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Primary Market Research

Primary research is concerned with the design and implementation of original research; that is, data collected from the source. The advantage of doing primary research is that you can get information on the specific question or problem you need answered, not information that merely applies to your industry or type of business in general.

Primary research is generally divided into two categories: "experimental" research and "non-experimental" research.

Experimental research. Experimental research is where the researcher controls and manipulates elements of the research environment to measure the impact of each variable. For example, a group of test subjects (who are consumers meeting certain criteria, such as frequent users of the particular product or service in question) is shown several television commercials, and after each one the group is asked questions designed to measure the likelihood that they'll purchase the product advertised.

Experimental research is often used by large consumer goods companies to test:

  • the effectiveness of new advertising, or competitors' advertising
  • the effect of various prices on sales of a product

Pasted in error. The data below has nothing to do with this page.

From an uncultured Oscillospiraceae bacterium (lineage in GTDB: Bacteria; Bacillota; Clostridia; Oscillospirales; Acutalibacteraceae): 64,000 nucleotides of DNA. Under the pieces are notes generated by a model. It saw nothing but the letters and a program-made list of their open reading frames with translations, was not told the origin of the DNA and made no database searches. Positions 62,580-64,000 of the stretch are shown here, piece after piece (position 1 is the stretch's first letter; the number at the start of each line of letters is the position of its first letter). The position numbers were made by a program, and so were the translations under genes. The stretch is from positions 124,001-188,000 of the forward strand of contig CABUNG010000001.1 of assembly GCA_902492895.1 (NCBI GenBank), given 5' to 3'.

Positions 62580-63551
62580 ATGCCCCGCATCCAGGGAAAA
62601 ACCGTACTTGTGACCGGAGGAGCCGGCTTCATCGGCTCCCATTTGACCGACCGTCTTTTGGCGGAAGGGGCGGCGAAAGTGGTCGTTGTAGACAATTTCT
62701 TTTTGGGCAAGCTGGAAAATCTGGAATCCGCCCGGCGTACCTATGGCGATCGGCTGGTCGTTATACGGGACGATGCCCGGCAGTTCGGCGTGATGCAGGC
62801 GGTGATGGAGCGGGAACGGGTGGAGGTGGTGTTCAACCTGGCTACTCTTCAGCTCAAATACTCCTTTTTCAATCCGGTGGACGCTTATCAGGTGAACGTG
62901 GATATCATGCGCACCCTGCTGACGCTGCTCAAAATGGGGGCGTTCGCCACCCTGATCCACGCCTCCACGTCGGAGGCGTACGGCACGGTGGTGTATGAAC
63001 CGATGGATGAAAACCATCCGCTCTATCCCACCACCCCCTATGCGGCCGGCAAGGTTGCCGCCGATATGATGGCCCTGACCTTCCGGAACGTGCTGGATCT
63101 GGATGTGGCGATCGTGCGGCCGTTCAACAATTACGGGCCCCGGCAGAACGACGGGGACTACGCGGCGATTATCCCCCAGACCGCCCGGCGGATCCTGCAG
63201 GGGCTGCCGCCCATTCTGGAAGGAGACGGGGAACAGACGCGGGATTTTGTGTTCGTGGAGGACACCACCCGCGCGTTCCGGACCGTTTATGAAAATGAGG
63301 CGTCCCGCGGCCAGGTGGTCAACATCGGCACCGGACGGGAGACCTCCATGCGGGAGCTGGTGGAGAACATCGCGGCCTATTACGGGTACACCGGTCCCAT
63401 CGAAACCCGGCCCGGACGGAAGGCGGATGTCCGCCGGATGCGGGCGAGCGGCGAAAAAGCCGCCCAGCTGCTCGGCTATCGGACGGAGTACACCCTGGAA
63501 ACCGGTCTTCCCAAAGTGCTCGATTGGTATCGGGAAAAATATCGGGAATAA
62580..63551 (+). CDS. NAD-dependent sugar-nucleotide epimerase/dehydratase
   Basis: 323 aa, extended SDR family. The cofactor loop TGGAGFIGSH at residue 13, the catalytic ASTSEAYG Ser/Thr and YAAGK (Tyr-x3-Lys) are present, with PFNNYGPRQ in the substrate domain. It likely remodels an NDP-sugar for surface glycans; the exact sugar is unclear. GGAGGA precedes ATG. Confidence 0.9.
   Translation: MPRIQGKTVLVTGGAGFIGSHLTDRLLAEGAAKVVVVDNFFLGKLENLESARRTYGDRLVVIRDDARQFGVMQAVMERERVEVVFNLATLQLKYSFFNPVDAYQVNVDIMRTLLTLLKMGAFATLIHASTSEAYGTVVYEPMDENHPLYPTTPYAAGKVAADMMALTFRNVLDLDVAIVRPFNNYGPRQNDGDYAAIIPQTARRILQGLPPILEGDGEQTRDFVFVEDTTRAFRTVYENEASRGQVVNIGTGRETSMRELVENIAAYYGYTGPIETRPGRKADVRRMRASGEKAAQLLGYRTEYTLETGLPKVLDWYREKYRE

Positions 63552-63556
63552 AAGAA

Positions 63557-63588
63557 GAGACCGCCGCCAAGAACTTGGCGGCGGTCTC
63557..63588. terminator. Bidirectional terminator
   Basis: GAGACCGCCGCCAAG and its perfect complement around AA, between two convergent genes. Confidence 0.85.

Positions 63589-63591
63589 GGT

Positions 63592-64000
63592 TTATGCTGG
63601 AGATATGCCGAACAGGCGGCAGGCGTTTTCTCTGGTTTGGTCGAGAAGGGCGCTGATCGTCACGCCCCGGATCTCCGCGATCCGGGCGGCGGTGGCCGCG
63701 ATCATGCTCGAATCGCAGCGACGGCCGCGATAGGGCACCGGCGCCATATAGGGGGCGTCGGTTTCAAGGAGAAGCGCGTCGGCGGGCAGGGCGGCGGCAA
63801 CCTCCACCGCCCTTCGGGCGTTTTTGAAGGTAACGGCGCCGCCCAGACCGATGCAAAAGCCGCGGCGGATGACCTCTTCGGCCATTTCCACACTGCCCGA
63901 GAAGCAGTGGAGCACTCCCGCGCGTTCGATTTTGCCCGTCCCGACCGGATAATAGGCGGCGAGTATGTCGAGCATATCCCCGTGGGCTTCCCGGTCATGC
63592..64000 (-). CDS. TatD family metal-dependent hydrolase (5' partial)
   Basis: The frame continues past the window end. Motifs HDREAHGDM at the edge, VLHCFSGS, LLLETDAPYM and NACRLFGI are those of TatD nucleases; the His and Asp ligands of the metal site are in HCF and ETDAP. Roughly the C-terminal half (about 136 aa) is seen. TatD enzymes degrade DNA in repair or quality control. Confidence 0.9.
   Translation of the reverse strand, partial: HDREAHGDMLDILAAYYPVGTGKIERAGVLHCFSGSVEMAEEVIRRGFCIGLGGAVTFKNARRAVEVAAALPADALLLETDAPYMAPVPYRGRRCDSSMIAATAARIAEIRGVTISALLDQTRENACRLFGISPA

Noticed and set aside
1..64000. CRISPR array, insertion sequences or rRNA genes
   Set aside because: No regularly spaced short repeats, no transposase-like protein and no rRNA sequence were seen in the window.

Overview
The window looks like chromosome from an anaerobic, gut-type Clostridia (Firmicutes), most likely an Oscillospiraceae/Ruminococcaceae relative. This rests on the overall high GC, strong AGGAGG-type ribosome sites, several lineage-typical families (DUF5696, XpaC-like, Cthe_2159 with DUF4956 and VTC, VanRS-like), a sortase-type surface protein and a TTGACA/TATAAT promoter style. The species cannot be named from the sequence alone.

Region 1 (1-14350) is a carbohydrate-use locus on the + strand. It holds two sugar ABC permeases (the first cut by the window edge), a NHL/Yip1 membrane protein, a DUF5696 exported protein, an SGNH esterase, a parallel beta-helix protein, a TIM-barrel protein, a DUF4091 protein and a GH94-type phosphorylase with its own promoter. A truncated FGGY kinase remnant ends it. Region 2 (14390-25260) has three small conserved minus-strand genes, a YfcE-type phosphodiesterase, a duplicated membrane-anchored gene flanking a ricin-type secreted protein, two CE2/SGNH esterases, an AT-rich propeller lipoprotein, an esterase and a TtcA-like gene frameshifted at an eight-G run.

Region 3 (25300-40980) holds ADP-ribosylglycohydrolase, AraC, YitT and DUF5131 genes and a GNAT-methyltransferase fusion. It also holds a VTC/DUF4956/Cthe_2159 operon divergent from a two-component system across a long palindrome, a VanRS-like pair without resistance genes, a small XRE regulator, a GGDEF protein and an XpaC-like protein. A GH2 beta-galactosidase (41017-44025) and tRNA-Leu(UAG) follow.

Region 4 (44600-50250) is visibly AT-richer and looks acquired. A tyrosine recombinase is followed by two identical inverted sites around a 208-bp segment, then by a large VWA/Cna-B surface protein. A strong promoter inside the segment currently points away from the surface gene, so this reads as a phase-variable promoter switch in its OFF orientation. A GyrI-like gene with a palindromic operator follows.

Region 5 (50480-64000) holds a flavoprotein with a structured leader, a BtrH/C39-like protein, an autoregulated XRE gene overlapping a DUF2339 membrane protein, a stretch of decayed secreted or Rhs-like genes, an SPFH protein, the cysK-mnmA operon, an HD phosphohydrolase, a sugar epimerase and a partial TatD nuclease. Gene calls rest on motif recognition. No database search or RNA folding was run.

• consumer acceptance of new products in trial and repeat-purchase levels
  • the effect of different package designs on sales

Experimental research is further divided into two groups:

  • laboratory studies, where virtually all variables are controlled except the one being tested, and testing is generally done on the premises of the research company
  • field studies, where testing is done in the "real world," often by test marketing the product in a few locations to see whether consumers will buy it

As a practical matter, most small companies bypass expensive laboratory studies and utilize the real market environment to conduct field studies, at less cost than larger companies.

Non-experimental research. Non-experimental research is research done in the normal course of business, where the environment cannot be as closely controlled as in experimental research. Also the many variables of the "business" can't be as easily isolated. This research centers on measuring the entirety of a project rather than its separate parts.

Non-experimental research is divided into two categories:

  • qualitative research, which seeks to obtain many subjective reactions from a limited number of test subjects
  • quantitative research, which seeks to obtain the reactions of many test subjects to a limited number of questions

Non-experimental research is often used by companies to test:

  • buyer responses to new products and product improvements (qualitative)
  • buyer evaluation of advertising, packaging, and brand positioning (qualitative)
  • effect of a 10 percent price increase on buyer purchase intent (quantitative)
  • testing of a new formula against a similar competitive formula (quantitative)